Port 137 keeps going / 2002-12-29

2002-12-29 Port 137 keeps going 17 years ago

Lately the log of my Linux firewall has become unreadable due to the high
amount of port 137/udp traffic. Traffic rose over 1 packet/minute which is
(was?) somewhat unusual in my 'part of the woods' (an IP block dedicated to
DSL customers of an ISP).

There is only so much room in the kernel message buffer, room which I like
to keep for serious system troubles such as failing disks. At certain times,
the *only* thing in the message buffer was dropped port 137/udp traffic.

So I started asking around.. only to find that more places are seeing the
same rise in traffic, but no real reason why, nor any news reports on the
reasons of increased traffic.

Several reasons exist. Some 'scanners' use this kind of request to find
open machines. Some viruses use this to spread themselves.

An earlier rise has been seen in April/May 2000.
Sans describes this in an article Port 137 scan. They give scanning
activity and a virus named network.vbs as probable reasons for this
traffic.

I captured some of the traffic using tcpdump, giving:

22:03:17.964361 cable.ip.1025 > my.dsl.ip.137: [udp sum ok]
>>> NBT UDP PACKET(137): QUERY; REQUEST; BROADCAST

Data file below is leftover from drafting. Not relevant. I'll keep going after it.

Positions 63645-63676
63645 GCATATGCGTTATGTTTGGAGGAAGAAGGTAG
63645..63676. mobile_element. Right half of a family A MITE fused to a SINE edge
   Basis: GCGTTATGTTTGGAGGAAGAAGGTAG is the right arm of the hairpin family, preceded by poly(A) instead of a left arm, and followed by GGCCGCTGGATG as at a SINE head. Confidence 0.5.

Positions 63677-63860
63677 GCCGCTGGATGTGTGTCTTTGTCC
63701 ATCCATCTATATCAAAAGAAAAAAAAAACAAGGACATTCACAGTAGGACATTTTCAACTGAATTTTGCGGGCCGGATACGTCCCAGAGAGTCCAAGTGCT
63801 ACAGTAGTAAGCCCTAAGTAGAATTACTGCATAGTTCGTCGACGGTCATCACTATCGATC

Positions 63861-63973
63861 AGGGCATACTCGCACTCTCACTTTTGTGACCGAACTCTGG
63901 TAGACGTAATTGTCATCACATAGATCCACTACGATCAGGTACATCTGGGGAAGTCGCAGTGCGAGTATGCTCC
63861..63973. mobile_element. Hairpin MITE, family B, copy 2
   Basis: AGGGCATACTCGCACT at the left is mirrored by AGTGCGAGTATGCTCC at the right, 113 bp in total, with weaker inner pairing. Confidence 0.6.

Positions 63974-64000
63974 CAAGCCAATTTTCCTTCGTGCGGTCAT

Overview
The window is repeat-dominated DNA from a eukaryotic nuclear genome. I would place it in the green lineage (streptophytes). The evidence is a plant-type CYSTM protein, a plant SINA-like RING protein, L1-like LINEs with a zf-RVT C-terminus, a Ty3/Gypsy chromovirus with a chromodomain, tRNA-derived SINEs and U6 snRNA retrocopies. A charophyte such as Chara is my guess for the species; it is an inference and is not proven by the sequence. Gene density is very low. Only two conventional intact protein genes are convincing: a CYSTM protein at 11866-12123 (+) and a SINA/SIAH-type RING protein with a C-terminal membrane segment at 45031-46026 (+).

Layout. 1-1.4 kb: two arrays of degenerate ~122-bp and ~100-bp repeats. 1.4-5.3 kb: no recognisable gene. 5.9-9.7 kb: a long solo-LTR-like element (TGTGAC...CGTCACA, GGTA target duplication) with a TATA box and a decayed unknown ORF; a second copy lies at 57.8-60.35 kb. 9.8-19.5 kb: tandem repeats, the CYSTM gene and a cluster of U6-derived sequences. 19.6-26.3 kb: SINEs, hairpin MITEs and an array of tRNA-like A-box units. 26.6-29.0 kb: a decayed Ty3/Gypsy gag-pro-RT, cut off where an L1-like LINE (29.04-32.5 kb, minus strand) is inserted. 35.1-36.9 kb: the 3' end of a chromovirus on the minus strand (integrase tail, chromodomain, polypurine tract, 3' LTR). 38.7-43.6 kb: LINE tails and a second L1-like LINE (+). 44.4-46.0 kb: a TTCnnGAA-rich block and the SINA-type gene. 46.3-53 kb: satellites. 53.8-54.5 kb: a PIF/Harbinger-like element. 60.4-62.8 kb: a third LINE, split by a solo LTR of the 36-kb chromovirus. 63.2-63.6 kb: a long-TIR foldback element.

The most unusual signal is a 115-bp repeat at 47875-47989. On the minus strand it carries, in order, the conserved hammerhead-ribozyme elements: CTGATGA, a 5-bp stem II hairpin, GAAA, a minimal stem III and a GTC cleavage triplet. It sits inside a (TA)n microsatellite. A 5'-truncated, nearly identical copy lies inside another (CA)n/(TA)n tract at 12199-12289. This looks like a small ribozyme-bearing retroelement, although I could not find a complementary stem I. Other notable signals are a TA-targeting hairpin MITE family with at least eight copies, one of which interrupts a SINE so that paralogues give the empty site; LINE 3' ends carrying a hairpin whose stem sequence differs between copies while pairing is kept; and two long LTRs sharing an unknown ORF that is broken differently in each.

TrnID=0x100
OpCode=0
NmFlags=0x1
Rcode=0
QueryCount=1
AnswerCount=0
AuthorityCount=0
AddressRecCount=0
QuestionRecords:
Name=* NameType=0x00 (Workstation)
QuestionType=0x21
QuestionClass=0x1

(ttl 111, id 62037, len 78)

Compared, doing an 'nmblookup -A' gives in traffic:

22:00:07.416647 unix.machine.34098 > my.dsl.ip.137: [udp sum ok]
>>> NBT UDP PACKET(137): QUERY; REQUEST; UNICAST
TrnID=0x5EC7
OpCode=0
NmFlags=0x0
Rcode=0
QueryCount=1
AnswerCount=0
AuthorityCount=0
AddressRecCount=0
QuestionRecords:
Name=* NameType=0x00 (Workstation)
QuestionType=0x21
QuestionClass=0x1

(DF) (ttl 245, id 29589, len 78)

Which only sees the differences that the unix nmblookup approach
sets a df bit, and that nmblookup is better at the Transaction ID
(TrnID).


Tags: ,

, reachable as koos+website@idefix.net. PGP encrypted e-mail preferred.

PGP key 5BA9 368B E6F3 34E4 local copy PGP key 5BA9 368B E6F3 34E4 via keyservers pgp key statistics for 0x5BA9368BE6F334E4 Koos van den Hout
RSS
Other webprojects: Camp Wireless, wireless Internet access at campsites, The Virtual Bookcase, book reviews
This page generated in 0.004305 seconds.